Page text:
Parliament accepts bill on revising import duties

Parliament today accepted legislation on revising import duties as part of revenue raising measures proposed with the 2014 state budget.

The amendments (Dhivehi) submitted to the Import-Export Act by MP Mohamed Rafeeq Hassan on behalf of the current administration was accepted with 40 votes in favour and 20 against. The amendment bill has been sent to a committee of the full house for further review.

The bill proposes raising custom duties on a number of items from the current zero rate to five, 10, and 15 percent or higher. The items include diesel, sugar, sweets, cotton, rope, carpets, textiles, fur, man-made filaments, ready-made garments, and steel.

In addition, the import duty for vehicle seat covers would be raised from 30 to 50 percent.

If passed into law, import duties for polythene bags and items that contain hydrochlorofluorocarbons (HCFCs) would be hiked to 400 percent and 200 percent respectively.

Conversely, custom duties for organic and chemical fertilisers as well as pesticides would be reduced to zero percent.

Presenting the draft legislation, the MP for Fuvahmulah North said that the main purpose of the amendments was to increase tariffs on machinery and equipment that uses HCFC gas, and to reduce tariffs on machinery and equipment that uses ozone-friendly gases.

“Similarly, import duties for some goods will be reduced to encourage poultry and environment-friendly farming,” he said.

The import duty hikes were proposed in light of the persisting dollar shortage and rising commodity prices in the world market, he added.

In the ensuing preliminary debate today, Maldivian Democratic Party (MDP) MP Abdul Ghafoor Moosa called the proposed hikes “unacceptable”.

“Taking additional taxes from the public not too long after we introduced taxes will impose a burden on citizens,” Ghafoor said.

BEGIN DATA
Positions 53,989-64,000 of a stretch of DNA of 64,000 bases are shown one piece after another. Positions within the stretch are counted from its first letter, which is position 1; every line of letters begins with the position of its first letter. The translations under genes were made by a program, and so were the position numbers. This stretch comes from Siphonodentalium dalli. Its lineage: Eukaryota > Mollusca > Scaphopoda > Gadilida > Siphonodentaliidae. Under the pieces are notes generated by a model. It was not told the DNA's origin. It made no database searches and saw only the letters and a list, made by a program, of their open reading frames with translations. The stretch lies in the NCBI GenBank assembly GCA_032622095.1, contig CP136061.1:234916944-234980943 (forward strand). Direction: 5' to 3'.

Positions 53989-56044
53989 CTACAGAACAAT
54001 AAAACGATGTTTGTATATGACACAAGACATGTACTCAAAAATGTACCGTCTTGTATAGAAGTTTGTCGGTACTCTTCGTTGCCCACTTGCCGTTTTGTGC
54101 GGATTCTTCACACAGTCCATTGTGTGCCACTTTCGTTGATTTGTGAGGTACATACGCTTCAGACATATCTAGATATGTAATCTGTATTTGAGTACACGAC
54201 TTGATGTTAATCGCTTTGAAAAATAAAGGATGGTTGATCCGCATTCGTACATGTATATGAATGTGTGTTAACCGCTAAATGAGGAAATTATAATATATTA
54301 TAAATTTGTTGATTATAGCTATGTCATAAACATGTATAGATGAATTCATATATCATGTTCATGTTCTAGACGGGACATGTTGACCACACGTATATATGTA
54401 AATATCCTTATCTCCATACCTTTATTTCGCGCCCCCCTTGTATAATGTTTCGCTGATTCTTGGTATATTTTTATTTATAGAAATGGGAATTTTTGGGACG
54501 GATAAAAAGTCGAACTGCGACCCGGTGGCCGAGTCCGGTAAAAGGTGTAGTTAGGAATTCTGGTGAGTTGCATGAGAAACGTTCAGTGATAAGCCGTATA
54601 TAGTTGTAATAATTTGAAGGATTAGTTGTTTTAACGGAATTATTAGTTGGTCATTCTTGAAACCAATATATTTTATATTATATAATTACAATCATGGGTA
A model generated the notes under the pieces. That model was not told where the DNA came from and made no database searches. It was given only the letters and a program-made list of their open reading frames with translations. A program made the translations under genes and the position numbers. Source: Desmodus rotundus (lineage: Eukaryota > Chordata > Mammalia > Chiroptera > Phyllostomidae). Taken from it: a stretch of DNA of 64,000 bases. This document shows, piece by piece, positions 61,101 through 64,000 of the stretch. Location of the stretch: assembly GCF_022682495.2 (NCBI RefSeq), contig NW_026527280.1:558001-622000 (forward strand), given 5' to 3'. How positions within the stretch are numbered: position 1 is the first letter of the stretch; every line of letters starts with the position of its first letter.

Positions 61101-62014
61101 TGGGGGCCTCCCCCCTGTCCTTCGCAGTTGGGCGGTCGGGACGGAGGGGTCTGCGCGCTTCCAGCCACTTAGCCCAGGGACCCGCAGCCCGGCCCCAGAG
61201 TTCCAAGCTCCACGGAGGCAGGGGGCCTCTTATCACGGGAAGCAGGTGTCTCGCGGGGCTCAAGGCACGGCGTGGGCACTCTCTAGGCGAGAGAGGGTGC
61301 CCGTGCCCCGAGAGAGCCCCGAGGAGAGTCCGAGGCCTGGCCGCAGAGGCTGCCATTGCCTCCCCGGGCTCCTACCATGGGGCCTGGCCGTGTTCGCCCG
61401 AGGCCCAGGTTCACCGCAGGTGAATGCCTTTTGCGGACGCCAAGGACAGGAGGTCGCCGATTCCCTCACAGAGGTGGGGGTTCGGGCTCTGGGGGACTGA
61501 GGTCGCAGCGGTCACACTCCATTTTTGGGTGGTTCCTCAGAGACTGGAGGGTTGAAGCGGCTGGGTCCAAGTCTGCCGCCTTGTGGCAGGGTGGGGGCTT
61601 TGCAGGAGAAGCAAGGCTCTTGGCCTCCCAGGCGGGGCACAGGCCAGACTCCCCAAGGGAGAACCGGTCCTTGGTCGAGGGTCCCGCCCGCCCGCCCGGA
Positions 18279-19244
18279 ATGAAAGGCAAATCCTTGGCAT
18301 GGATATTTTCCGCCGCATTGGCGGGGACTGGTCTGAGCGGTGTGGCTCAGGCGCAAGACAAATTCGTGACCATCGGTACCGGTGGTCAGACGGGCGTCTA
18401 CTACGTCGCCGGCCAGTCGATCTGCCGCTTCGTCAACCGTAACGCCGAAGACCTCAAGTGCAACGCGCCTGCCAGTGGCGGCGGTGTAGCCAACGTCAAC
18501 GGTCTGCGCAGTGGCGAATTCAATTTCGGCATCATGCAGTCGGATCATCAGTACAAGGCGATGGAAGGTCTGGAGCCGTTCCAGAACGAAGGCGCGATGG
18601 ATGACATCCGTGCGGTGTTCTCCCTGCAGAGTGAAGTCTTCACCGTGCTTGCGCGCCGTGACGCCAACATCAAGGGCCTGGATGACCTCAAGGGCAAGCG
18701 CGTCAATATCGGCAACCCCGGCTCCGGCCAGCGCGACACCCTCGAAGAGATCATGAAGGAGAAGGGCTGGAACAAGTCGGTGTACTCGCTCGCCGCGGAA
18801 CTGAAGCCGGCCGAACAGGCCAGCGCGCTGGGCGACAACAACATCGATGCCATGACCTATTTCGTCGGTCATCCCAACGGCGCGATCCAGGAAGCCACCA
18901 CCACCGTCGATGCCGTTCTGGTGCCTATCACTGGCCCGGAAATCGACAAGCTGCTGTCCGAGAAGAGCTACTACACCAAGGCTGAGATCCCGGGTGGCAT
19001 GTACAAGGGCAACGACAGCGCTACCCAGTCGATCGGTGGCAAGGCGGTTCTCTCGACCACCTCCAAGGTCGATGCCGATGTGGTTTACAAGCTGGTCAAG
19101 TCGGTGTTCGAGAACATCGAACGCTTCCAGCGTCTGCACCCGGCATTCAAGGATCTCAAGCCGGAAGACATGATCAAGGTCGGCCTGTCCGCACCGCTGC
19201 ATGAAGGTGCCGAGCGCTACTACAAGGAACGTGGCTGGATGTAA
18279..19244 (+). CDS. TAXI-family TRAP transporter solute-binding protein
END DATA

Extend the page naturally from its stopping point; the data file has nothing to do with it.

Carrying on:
He contended that passing the income tax bill should be a higher priority for the Majlis as the tax would only be paid by those earning above MVR30,000 (US$1,946) a month.

Import duties were last revised in November 2011 – concurrently with the introduction of the Goods and Service Tax (GST) – by the MDP government as part of its economic reform package.

Custom duties were eliminated at the time for construction material, foodstuffs, agricultural equipment, medical devices, and passenger vessels and duties were reduced for items such as furniture and kitchen utensils.

Meanwhile, a parliamentary subcommittee tasked with reviewing government-sponsored legislation – intended to raise the Tourism GST, reintroduce the discontinued US$8 bed tax, and mandate the payment of resort lease extensions as a lump sum – has today completed the review process and submitted its report to the full Majlis committee.

The report will be debated at tomorrow’s sitting of parliament, after which the amendments to the GST Act and Tourism Act would likely be put to a vote.

Other revenue raising measures proposed by the government include raising airport departure charge for foreign passengers from US$18 to US$25, leasing 12 islands for resort development, and introducing GST for telecommunication services.

In December, parliament passed a record MVR17.5 billion (US$1.16 billion) budget for 2014, prompting President Abdulla Yameen to call on the legislature to approve the revenue raising measures to enable the government to finance development projects.

The current extraordinary sittings of parliament during the ongoing recess are being held at the request of government-aligned MPs, who contended that the Majlis’s failure to approve the revenue raising measures was hampering the implementation of the budget.


One thought on “Parliament accepts bill on revising import duties”

  1. There is no dollar shortage. Stop PPM gang bosses from going on shopping sprees and sell off their mansions in foreign countries, and that will resolve the dollar 'shortage'.


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